What Is Ovarian Tissue Transplantation?

By MD, PhD, MSc (gynecologist), BSc, MSc (embryologist), MD, PhD (gynecologist), (embryologin), BSc, MSC, PhD (gynecologist) and (invitra staff).
Last Update: 04/15/2020

Cancer is a fairly common disease in today's population that is associated with the loss of self-regulation of cells to divide in a controlled manner.

This disease can appear in different stages of life: in childhood, in fertile age or during the senescence of life.

Current advances in science have lead to the survival of numerous cancer patients today. This phenomenon has caused the mentality of doctors to change and to think about both the treatment to cure the patient and the preservation of fertility for the future.

Fertility preservation for cancer patients

The appearance of cancer at an early age can cause significant damage to the reproductive organs. Therefore, society is trying to raise awareness about the preservation of fertility in ontological patients.

Women who have been treated with chemotherapy and radiation therapy may have failures in ovarian function, increasing the possibility of temporary or permanent infertility. The damage caused depends on the type of treatment and the severity of the injury.

Thanks to a series of techniques developed in the field of reproductive medicine, women of reproductive age who undergo cancer treatments have the option of preserving their fertility before undergoing therapies that could reduce their fertility after treatment.

Options include cryopreservation of embryos, vitrification of eggs and freezing of ovarian tissue. When considering a fertility preservation treatment, the following factors should be evaluated:

  • The patient's age
  • The time until the start of chemotherapy
  • The hormonal treatment that the patient can receive to stimulate her ovaries does not worsen her oncological situation

If you are considering preserving your fertility to have a baby in the future, we recommend that you start by getting a Fertility Report. In 3 simple steps, it will show you a list of clinics that fit your preferences and meet our strict quality criteria. Moreover, you will receive a report via email with useful tips to visit a fertility clinic for the first time.

Therefore, the preservation of ovarian cortex will be the first option in cases of:

  • Girls who have not entered puberty yet
  • Patients with cancer that may be made worse by hormonal administration and where such treatment is contraindicated
  • Patients who do not have time to start ovarian stimulation treatment before chemotherapy treatment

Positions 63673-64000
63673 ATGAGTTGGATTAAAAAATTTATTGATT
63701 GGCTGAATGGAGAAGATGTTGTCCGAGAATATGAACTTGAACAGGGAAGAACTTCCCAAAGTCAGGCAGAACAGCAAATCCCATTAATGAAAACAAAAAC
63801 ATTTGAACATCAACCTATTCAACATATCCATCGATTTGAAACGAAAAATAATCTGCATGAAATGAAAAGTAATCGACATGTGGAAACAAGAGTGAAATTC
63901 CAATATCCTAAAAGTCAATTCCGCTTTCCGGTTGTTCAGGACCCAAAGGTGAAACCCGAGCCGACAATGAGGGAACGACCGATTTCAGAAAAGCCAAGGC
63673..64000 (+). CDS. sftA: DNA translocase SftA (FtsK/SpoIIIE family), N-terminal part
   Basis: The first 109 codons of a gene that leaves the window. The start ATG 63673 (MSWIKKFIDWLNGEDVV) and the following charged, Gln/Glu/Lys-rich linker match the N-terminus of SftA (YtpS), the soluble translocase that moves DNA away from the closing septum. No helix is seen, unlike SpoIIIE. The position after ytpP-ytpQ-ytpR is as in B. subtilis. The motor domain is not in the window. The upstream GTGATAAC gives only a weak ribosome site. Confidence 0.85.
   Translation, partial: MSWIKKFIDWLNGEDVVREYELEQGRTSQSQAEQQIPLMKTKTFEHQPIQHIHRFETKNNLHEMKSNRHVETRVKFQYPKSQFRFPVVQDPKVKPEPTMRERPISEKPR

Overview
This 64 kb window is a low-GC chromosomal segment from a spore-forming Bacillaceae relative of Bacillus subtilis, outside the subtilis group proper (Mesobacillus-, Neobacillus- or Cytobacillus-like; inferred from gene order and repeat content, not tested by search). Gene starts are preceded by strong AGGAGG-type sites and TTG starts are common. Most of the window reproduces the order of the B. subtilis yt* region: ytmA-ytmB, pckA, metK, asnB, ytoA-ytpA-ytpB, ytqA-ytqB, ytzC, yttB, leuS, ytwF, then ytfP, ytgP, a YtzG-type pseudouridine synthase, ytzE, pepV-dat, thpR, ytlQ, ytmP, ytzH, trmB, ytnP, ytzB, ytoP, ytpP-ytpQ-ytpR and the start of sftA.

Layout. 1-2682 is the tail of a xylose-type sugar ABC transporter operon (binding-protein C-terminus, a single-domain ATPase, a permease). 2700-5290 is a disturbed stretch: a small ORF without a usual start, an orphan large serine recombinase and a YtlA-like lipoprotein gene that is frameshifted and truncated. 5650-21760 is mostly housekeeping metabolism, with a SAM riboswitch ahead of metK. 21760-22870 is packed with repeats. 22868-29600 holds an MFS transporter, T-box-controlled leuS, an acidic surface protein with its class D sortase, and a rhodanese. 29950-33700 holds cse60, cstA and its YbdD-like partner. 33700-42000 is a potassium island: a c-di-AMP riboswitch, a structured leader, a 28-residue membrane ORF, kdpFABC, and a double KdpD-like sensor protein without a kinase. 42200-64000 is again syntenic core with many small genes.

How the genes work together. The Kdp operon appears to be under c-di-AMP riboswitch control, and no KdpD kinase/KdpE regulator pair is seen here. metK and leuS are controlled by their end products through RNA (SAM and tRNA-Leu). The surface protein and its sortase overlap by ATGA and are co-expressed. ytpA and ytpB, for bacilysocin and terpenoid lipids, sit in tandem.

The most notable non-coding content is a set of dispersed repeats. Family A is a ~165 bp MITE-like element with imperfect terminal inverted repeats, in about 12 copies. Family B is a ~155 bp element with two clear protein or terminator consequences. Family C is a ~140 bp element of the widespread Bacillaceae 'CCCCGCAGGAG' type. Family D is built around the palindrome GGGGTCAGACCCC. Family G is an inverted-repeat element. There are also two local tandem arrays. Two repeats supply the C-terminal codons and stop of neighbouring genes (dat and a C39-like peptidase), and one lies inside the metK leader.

What is an ovarian tissue transplant?

Cryopreservation of ovarian tissue is an alternative for those patients who cannot receive ovarian stimulation to vitrify mature eggs. Ovarian tissue transplantation is a technique that consists of the extraction and freezing of a part of the ovary in order to later re-implant it in the patient.

The ovary is composed of two structures, the cortex and the medulla:

  • The cortex is the outermost part of the ovary and its function is to house the growing follicles that contain the woman's eggs. During pregnancy, women already have a finite number of primordial follicles in their ovarian cortex. These follicles are the future eggs that will mature monthly in the woman's reproductive years. Primary follicles are susceptible to deterioration in the presence of toxic agents, such as those used in chemotherapy and radiotherapy.
  • The marrow is the central tissue that forms the nucleus of the ovary. This structure has blood vessels and arteries that provide blood and nutrients to the ovarian cortex so that it can carry out its function.

This ovarian tissue preservation technique is based on the fact that the primordial follicles, which a girl has from birth, are found in the cortex. The biopsy of this cortex and its cryopreservation can be an insurance to restore the patient's fertility in the future when the cancer treatment has been overcome.

Once the cancer disease has been overcome, the patient's fertility can be restored. By suturing the ovarian tissue as if it were a skin graft, the ability to produce ovarian hormones is restored. In this way the woman will be able to have children naturally or with the help of assisted reproduction.

Cryopreservation process of ovarian cortex

At the time a pre-pubertal girl is diagnosed with cancer, or hormonal ovarian stimulation is not indicated, the patient may have the ovarian cortex removed for freezing.

This surgery can be performed at the same time that the patient undergoes removal of the areas affected by the cancer, if any. In the event that there is no need to subject the patient to an intervention, the extraction of the ovarian tissue could be carried out by means of minimally invasive surgery.

Ovarian tissue can be cryopreserved in different ways, but the most successful and successful method is by freezing strips of the ovarian cortex.

After the ovarian cortex is removed, it is divided into small strips. Performing this technique allows substances that protect the ovarian tissue against damage from freezing, called cryoprotectants, to penetrate more effectively and achieve better results.

The primary follicles found in the ovarian cortex appear to be better preserved in the tissue than mature eggs. Perhaps the success of its survival lies in its smaller size and the absence of cellular structures that are acquired with the maturation of the egg and that are sensitive to low temperatures.

Use of ovarian tissue after cancer treatment

After the thawing of the ovarian tissue, it can be transplanted back to the patient. Despite the fact that this technique is recent and still in the study and experimentation phases, the transplant of ovarian tissue presents good results. Depending on the location where the graft is transplanted again, we can differentiate in